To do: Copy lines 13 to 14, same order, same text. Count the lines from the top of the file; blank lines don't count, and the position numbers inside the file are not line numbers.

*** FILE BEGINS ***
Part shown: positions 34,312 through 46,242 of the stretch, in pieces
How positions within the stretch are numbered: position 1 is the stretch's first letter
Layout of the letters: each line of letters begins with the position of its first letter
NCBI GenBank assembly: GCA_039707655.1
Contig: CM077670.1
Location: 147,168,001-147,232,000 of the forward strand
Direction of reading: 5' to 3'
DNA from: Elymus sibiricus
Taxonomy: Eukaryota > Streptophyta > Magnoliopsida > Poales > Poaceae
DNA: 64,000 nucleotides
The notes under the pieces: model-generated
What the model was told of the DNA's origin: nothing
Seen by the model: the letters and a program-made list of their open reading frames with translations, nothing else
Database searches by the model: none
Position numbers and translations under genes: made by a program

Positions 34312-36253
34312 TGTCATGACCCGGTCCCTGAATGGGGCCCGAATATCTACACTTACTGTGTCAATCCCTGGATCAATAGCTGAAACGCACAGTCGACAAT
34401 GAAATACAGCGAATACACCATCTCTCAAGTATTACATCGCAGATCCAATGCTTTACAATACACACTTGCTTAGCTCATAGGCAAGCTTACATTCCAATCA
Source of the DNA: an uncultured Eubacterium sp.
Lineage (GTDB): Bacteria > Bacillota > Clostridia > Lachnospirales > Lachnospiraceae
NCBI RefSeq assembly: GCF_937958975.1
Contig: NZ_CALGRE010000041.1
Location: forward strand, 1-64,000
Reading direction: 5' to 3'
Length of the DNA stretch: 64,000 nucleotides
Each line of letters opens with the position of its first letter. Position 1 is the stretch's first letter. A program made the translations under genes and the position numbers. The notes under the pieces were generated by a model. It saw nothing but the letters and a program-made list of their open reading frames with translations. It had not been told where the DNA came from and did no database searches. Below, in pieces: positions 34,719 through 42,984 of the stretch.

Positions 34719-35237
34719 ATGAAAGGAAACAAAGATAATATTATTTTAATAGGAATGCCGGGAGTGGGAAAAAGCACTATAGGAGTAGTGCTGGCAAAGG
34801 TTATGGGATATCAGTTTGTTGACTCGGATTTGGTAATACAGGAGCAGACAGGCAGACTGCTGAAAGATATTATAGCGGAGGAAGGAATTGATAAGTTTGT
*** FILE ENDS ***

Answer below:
Seen by the model: the letters and a program-made list of their open reading frames with translations, nothing else
Database searches by the model: none